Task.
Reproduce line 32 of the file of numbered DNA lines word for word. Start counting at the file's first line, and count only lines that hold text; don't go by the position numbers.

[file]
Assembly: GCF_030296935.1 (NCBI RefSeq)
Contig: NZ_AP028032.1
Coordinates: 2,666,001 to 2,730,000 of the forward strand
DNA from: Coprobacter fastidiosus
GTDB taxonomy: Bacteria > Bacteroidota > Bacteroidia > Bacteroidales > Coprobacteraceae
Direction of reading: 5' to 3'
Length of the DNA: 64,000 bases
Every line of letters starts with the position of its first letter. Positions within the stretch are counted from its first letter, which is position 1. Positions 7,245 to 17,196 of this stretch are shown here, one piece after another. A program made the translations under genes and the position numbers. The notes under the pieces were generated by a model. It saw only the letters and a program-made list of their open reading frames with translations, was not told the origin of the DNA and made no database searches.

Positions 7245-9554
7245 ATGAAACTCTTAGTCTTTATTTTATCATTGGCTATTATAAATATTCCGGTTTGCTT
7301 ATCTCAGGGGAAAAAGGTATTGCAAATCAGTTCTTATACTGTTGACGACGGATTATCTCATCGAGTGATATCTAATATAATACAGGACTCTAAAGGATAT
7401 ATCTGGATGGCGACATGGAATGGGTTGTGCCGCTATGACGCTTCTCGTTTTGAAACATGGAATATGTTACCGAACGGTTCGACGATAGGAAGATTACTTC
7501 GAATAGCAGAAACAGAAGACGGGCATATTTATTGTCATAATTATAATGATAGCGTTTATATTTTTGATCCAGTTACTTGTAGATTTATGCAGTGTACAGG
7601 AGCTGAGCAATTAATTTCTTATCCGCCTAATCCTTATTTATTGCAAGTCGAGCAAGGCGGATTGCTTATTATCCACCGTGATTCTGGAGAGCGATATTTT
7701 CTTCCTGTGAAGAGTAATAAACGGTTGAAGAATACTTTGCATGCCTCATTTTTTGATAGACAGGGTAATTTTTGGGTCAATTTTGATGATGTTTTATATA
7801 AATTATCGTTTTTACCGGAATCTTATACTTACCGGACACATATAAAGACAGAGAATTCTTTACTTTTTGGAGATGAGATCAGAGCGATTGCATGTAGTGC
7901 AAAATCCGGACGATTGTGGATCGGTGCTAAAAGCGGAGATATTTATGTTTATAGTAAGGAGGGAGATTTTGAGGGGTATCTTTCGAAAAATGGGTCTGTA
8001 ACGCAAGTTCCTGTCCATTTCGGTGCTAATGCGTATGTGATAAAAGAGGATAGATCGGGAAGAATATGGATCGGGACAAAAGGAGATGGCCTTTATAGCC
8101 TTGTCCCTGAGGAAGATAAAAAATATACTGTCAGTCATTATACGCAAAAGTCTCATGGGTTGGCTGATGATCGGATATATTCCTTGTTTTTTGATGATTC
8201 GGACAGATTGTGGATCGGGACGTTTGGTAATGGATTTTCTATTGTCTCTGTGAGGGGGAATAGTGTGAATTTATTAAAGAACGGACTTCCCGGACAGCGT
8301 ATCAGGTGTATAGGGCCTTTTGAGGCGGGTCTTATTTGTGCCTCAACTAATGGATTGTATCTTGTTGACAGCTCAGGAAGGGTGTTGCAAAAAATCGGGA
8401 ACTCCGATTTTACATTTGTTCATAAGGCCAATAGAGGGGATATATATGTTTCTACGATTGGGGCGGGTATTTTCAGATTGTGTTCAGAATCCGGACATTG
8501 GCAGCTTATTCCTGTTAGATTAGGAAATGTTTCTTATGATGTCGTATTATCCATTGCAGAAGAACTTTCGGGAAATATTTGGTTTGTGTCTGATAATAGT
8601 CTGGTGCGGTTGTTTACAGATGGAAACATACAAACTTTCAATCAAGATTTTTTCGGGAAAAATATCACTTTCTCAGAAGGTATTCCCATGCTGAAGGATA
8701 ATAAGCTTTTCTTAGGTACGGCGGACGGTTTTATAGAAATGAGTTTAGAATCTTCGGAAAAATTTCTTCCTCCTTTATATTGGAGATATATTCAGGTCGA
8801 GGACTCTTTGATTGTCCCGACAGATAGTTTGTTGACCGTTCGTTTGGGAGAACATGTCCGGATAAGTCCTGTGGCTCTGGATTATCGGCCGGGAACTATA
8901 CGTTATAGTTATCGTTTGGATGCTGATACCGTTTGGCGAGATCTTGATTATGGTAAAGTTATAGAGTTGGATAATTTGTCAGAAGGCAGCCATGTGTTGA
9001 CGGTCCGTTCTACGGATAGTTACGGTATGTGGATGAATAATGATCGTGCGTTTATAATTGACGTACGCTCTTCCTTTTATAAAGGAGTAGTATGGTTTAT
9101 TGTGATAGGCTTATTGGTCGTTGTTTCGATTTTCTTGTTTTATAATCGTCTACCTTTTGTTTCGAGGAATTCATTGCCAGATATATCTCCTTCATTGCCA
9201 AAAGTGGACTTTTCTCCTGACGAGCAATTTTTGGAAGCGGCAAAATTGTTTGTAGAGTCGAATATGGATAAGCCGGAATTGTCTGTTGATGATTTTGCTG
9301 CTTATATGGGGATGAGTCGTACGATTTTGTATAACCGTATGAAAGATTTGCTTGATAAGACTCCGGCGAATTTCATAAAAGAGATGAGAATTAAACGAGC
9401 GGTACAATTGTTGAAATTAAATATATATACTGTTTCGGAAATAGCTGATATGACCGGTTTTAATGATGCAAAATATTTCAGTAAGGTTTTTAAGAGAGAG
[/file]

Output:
9401 GGTACAATTGTTGAAATTAAATATATATACTGTTTCGGAAATAGCTGATATGACCGGTTTTAATGATGCAAAATATTTCAGTAAGGTTTTTAAGAGAGAG